As we head in to National Lung Cancer Awareness Month, we are all aware of the role cigarettes and tobacco play in the cause of lung cancer. We also are aware that not ALL lung cancers are caused by smoking, and that 10% of men and 20% of women who are diagnosed in the U.S. with lung cancer are never-smokers.
So what other factors cause lung cancer in these patients? There are links between lung cancer and cooking oil fumes in homes without adequate ventilation in other parts of the world; links with air pollution both indoors and out; links with heavy metal exposures and concerns about diesel exhaust fumes. In the U.S. the second-most common cause of lung cancer behind tobacco exists as a silent presence inside a person’s own home.
Radon is a colorless, odorless gas. It is a naturally-occurring gas that forms as a breakdown product of the small quantities of uranium that exist in rock. As rocks break down over time, the gas is released upward. Radon gas in turn quickly breaks down into radioactive particles, which, when inhaled, can cause damage to the lung tissues leading to increased risk of lung cancer. In a ventilated outdoor area, radon is dispersed into the air into concentrations that are harmless. Radon can build up though in pockets in the earth, such as mines or contained caves, where there is little relative air movement. It can also build up in homes, where basements are a particular area of concentration.
Older homes as we are aware are drafty and not as well sealed as the newer more energy-efficient homes. In terms of radon, this is actually beneficial, as air does not stay contained inside an older home, but is ventilated through. In the more modern homes, however, things are sealed fairly tightly. As radon moves up from the bedrock, it can then collect in the lower areas in a home to levels that can become dangerous.
Radon from home environments initially came to attention in 1984. Stanley Watras was an engineer who worked at the Limerick nuclear power plant in Pennsylvania, andwho did not work directly with radioactive materials. On his way home from work one day, he set off the monitor at a radiation-detection section. He then continued to set off the monitor for 2 weeks as a search was conducted to find the source of the radioactive contamination. It turned out not to be related to a work-related exposure, but his home was found to have incredibly high radon levels. The basement of that home registered 4,400 picocuries of radon (over 1100 times what is thought to be “safe levels”). The relative risk of his (and his family’s) exposure was calculated to be equivalent to smoking 135 packs of cigarettes DAILY. Mr. Watras found a new career in radon mitigation, finding ways to reduce radon exposure.
According to the National Cancer Institute, radon may be responsible for 15,000 to 22,000 deaths from lung cancer each year in the United States.
So is radon everywhere? Are all homes equally at risk? The Environmental Protection Agency has published a map of the United States, measured by county, mapping different levels of radon, shown below.
Zone 1 represents the “highest-level” areas, with predicted average screening levels of at least 4 picocuries/liter. Zone 2 “moderate-potential” areas have an average predicted screening level of 2-4 picocuries/liter, and Zone 3 includes the “low potential” counties with <2 picocuries/liter predicted levels. Although different areas have different levels of risk, the EPA recommends that all homes be tested for radon.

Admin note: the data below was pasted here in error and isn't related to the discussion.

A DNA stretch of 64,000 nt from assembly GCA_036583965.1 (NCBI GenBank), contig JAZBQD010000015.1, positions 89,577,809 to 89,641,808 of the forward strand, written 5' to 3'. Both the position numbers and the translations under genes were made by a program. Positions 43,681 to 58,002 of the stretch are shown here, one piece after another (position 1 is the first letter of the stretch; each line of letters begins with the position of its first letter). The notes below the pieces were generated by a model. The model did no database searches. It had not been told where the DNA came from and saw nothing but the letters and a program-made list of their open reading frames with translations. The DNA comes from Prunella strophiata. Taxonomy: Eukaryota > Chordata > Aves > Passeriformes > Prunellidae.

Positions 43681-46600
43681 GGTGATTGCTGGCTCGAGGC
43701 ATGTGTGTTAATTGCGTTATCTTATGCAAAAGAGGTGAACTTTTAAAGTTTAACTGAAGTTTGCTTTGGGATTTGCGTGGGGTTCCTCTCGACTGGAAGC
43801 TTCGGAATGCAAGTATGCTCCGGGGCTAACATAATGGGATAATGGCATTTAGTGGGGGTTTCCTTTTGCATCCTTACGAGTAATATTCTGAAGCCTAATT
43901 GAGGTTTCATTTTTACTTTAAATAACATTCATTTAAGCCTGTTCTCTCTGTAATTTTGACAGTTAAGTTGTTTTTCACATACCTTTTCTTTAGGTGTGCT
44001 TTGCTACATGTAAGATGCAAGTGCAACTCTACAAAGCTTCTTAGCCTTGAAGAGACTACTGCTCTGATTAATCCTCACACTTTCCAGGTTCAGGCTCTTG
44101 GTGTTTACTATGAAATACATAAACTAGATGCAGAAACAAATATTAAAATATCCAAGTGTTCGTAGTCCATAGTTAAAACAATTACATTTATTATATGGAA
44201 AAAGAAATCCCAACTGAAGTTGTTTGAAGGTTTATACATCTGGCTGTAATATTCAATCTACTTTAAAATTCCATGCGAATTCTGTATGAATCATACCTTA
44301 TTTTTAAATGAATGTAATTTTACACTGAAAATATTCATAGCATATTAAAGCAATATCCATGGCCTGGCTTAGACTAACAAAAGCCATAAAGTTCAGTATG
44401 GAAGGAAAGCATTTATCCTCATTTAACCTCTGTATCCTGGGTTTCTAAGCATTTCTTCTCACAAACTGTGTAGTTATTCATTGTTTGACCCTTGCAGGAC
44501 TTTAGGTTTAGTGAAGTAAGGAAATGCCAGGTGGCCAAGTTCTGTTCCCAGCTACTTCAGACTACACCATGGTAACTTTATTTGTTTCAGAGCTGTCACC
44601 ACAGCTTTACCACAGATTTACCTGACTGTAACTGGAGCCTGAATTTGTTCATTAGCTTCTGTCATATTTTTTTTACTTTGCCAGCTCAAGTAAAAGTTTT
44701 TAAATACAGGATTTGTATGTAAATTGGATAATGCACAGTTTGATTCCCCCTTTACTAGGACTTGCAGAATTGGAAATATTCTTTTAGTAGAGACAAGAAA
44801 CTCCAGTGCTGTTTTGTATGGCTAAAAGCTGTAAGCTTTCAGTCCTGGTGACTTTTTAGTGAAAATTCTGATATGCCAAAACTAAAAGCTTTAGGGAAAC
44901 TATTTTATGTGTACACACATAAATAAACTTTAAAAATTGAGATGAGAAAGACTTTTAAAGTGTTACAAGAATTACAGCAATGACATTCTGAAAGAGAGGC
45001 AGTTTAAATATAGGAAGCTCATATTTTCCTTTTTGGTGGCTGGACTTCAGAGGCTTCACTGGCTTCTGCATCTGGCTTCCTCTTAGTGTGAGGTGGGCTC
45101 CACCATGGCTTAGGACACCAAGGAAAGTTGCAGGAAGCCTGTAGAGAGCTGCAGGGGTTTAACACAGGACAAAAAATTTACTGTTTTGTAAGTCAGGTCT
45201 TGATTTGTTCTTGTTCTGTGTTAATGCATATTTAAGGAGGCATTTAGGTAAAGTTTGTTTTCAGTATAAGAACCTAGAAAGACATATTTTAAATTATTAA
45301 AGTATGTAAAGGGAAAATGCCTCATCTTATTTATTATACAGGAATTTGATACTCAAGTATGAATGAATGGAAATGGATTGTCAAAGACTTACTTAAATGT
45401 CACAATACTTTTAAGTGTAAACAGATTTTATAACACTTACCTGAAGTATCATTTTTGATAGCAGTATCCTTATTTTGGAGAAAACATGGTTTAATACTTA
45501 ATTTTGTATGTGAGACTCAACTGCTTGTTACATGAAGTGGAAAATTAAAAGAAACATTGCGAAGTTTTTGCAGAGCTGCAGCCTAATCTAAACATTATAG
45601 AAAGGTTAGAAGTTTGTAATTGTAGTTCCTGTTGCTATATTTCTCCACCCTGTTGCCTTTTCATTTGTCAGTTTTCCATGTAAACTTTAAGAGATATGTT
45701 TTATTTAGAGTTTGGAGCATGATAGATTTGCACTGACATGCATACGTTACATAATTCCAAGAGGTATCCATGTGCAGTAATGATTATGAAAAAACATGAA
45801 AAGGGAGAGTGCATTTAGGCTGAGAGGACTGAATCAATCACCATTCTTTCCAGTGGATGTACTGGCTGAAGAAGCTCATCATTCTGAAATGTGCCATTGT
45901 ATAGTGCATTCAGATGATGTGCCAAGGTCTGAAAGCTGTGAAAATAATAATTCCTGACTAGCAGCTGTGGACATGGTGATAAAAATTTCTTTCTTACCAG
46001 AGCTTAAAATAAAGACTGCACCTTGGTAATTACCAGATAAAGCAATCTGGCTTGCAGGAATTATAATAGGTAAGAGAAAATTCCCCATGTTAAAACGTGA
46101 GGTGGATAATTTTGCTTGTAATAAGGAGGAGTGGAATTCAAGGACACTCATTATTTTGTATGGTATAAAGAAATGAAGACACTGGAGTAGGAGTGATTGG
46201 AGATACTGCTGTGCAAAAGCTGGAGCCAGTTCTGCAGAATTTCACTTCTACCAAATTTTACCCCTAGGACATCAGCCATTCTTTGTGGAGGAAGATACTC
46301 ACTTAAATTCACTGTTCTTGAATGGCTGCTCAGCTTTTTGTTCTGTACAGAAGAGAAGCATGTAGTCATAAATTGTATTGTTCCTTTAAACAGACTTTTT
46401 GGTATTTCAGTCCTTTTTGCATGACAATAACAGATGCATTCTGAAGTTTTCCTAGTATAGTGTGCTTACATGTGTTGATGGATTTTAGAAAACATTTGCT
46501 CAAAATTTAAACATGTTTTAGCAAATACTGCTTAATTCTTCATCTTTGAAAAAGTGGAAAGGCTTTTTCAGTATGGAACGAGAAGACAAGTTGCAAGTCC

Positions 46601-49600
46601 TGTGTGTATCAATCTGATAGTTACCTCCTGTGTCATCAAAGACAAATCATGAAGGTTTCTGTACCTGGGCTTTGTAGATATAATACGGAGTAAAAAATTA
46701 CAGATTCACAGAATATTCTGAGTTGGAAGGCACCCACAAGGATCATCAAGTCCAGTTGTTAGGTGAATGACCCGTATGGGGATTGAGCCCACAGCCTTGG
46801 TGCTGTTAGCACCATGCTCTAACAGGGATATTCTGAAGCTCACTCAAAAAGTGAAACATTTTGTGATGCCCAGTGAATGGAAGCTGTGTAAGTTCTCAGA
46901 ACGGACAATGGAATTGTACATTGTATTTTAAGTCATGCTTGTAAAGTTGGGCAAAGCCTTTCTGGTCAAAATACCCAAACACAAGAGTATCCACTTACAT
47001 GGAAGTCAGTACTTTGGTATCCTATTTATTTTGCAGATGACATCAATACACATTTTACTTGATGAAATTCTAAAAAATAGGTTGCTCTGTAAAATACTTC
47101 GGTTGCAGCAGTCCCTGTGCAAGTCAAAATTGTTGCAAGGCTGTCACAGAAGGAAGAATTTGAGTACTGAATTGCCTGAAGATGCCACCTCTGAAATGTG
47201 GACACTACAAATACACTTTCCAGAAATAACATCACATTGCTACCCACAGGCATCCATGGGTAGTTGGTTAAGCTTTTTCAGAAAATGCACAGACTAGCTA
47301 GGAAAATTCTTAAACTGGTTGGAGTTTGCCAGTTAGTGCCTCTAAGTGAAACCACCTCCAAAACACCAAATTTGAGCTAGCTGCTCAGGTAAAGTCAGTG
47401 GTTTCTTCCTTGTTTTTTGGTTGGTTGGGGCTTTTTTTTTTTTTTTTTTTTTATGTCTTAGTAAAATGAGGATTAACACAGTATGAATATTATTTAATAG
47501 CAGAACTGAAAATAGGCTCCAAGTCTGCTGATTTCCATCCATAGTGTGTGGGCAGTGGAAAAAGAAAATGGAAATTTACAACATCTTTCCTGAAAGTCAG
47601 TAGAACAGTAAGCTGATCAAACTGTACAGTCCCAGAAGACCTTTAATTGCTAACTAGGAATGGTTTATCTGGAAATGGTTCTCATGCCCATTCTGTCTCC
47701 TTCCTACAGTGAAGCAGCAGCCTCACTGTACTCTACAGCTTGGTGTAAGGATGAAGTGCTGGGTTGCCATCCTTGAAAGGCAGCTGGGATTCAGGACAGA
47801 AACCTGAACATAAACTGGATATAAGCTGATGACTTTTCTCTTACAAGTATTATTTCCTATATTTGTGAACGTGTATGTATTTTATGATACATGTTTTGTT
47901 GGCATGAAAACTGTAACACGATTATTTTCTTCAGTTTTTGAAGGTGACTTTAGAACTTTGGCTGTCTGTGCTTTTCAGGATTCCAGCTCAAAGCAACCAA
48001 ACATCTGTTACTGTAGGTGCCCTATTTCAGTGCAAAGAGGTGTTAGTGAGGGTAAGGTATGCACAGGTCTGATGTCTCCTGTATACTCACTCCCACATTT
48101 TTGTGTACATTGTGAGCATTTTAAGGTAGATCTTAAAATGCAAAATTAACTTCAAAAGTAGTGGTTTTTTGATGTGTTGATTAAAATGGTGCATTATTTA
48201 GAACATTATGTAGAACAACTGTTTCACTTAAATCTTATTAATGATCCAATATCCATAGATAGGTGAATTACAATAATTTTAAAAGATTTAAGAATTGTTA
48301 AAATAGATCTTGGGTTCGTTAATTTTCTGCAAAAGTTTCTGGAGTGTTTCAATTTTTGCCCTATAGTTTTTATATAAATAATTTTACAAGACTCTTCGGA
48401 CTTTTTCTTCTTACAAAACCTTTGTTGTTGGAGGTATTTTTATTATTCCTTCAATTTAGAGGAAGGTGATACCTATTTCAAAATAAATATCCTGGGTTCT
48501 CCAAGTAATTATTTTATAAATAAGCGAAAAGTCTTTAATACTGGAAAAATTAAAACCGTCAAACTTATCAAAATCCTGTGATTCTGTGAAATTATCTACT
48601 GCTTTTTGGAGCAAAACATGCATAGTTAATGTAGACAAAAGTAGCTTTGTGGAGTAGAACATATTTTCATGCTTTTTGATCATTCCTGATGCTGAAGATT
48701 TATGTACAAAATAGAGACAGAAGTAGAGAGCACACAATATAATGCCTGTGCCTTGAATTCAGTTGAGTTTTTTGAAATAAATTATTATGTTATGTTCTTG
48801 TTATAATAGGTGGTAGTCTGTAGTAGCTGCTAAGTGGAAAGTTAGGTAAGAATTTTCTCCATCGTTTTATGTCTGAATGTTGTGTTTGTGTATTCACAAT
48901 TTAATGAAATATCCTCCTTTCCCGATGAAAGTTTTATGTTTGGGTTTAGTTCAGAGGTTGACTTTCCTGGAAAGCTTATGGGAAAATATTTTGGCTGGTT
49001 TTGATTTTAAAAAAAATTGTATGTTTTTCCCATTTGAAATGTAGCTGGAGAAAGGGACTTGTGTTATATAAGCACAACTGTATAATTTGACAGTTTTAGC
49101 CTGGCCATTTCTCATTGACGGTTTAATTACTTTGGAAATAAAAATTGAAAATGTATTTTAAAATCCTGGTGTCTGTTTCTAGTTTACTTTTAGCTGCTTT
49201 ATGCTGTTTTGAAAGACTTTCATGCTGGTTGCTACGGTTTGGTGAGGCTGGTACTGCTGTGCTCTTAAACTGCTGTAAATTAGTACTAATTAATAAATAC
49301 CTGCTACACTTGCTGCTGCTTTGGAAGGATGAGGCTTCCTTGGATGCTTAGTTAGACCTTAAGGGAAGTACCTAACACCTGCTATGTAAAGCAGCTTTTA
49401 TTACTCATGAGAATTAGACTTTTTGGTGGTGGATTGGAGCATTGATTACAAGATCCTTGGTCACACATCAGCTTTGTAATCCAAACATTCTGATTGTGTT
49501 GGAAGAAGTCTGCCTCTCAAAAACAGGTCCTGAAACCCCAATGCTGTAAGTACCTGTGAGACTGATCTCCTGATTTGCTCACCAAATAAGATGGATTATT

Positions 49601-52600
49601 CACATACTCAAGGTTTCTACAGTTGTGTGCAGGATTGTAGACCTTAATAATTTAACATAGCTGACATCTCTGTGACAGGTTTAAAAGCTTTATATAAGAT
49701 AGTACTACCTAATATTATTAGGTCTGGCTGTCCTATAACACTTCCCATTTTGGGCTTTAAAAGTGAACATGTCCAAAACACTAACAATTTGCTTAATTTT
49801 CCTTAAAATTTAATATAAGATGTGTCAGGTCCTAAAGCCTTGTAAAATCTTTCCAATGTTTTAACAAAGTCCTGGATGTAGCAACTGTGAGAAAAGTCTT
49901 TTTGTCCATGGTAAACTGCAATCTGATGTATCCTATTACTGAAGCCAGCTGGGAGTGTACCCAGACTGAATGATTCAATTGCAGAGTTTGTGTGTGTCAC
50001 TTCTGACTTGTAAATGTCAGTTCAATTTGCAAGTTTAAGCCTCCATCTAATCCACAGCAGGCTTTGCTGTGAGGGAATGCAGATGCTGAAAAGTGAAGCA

The EPA recommends that if a home registers a level of 4 picocuries/liter or greater, that radon remediation be undertaken. The World Health Organization recommends radon remediation for levels greater than 2.7 picocuries/liter. The difficulty and lack of agreement lie in the fact that at this point it is not certain what the “safe” threshold is for radon exposure. As a comparison, standard outdoor air contains approximately 0.4 picocuries/liter of radon.
There are a number of different ways to test for radon, with test kits of varying cost and reliability. One thing to keep in mind is that radon levels may fluctuate in a home over time (less on windy days, lower in the summer when the windows are more open, etc). By convention some of the most reliable tests measure average radon levels over a long time, some over many months or even a year. I am not aware of any one ideal testing kit, but there is an entire industry now dedicated to this (despite the fact that most Americans still aren’t really aware of radon).
If elevated levels are found in homes, professional companies can install remediation systems. These generally involve a ventilation system for the low-lying areas in a home that would be collecting most of the radon gas in “still” air. The equipment is not terribly high-tech, although systems will vary in cost, with some incorporating ongoing monitoring of levels. Below are a couple of diagrams (courtesy of Google Images) to demonstrate the basic concept of the system.
In certain areas, radon testing is required at the time of sale of a home. As an example, when we purchased our home eight years ago, the mortgage company required radon testing be performed prior to allowing the sale of the house. This makes sense as in the Portland area, our home is located on what is informally termed “Radon Ridge”, due to the underlying rock formations. Our home tests (originally and then repeated) were negative. Some of our neighbors’ tests showed elevated levels. We had a radon reduction system installed in our home. Who needs any extra risk?